Center console was mounted afterward. This likely would have been controlled with an extended tiller. The helmsman would stand at the bow with a sash weight that was attached to the net. When spotting a school of mullet, he would throw the weight to start the net and circle the entire school of fish. Then would either leave for awhile, or spank the water with a push pole to scare the fish into the net, or both.

    A friend and I caught what we thought to be the biggest school of mullet ever, only to find it was sail cats, and spent the rest of the night untangling about 200 of them and their abundant slime from his father's net.


    Motor in a forward well. This is polyester over D-fir marine exterior plywood and I bet this boat is no less than 20 years old.


    The lower unit need not sit too deep and can run better than you might think tilted even higher. These things will 'run' in 12" and I have been in them that would fly across shallower mounds, briefly anyway. Pull the motor up and it will nearly float on dew.


    View of the tunnel as it exits the stern. This also helps the boat track straight, even with the forward mounted engine. I would still use one of these for a fishing boat in spite of the many other choices, just for the room alone.


    They carry a lot of equipment and researchers/students in this boat. They only use 2- 6 gallon portable fuel tanks.
    Last edited by pipefitter; 06-26-2012 at 04:07 AM.

  17. #17
    Join Date
    Mar 2005
    Location
    FL. USA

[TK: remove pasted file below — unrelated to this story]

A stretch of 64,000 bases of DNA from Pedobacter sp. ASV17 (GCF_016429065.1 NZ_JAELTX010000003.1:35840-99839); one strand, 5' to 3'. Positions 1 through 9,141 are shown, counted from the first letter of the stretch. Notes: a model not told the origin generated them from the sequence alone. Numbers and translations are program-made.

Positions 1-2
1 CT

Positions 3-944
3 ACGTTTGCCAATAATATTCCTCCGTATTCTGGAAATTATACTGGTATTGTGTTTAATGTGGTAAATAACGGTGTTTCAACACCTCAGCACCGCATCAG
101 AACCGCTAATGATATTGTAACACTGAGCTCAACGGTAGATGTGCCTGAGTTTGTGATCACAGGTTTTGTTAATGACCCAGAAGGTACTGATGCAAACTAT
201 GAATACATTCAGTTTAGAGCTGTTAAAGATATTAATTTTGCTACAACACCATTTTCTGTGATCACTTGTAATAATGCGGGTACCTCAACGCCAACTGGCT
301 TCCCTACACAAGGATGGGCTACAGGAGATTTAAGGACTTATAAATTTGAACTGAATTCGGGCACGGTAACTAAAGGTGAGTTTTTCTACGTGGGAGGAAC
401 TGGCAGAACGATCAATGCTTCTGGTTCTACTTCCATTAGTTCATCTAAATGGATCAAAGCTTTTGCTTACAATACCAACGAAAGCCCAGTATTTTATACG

Posts
    6,255

    Default Re: Outboard motor wells

    A good video of the boats and the process.


  18. #18
    Join Date
    May 2005
    Location
    St. Augustine, FL
    Posts
    2,747

    Default Re: Outboard motor wells

    Hey Pipefitter,

    Probably don't need to tell you but those sail fin cats are pretty darn tasty if prepared like shark meat with a milk and lemon juice soak. Don't think they freeze well but fresh – very good and no small bones to avoid. Tight lines, kenjamin

  19. #19
    Join Date
    Mar 2005
    Location
    FL. USA
    Posts
    6,255

    Default Re: Outboard motor wells

    Quote Originally Posted by kenjamin View Post
    Hey Pipefitter,

    Probably don't need to tell you but those sail fin cats are pretty darn tasty if prepared like shark meat with a milk and lemon juice soak. Don't think they freeze well but fresh – very good and no small bones to avoid. Tight lines, kenjamin
    Well, I have known about this and they will smoke to an edible state as well. It has been some years gone by now since I figured out that if I need to trick it into something edible, use only as a last resort to thwart starvation. That goes for yellow tail jacks and king mackeral as well.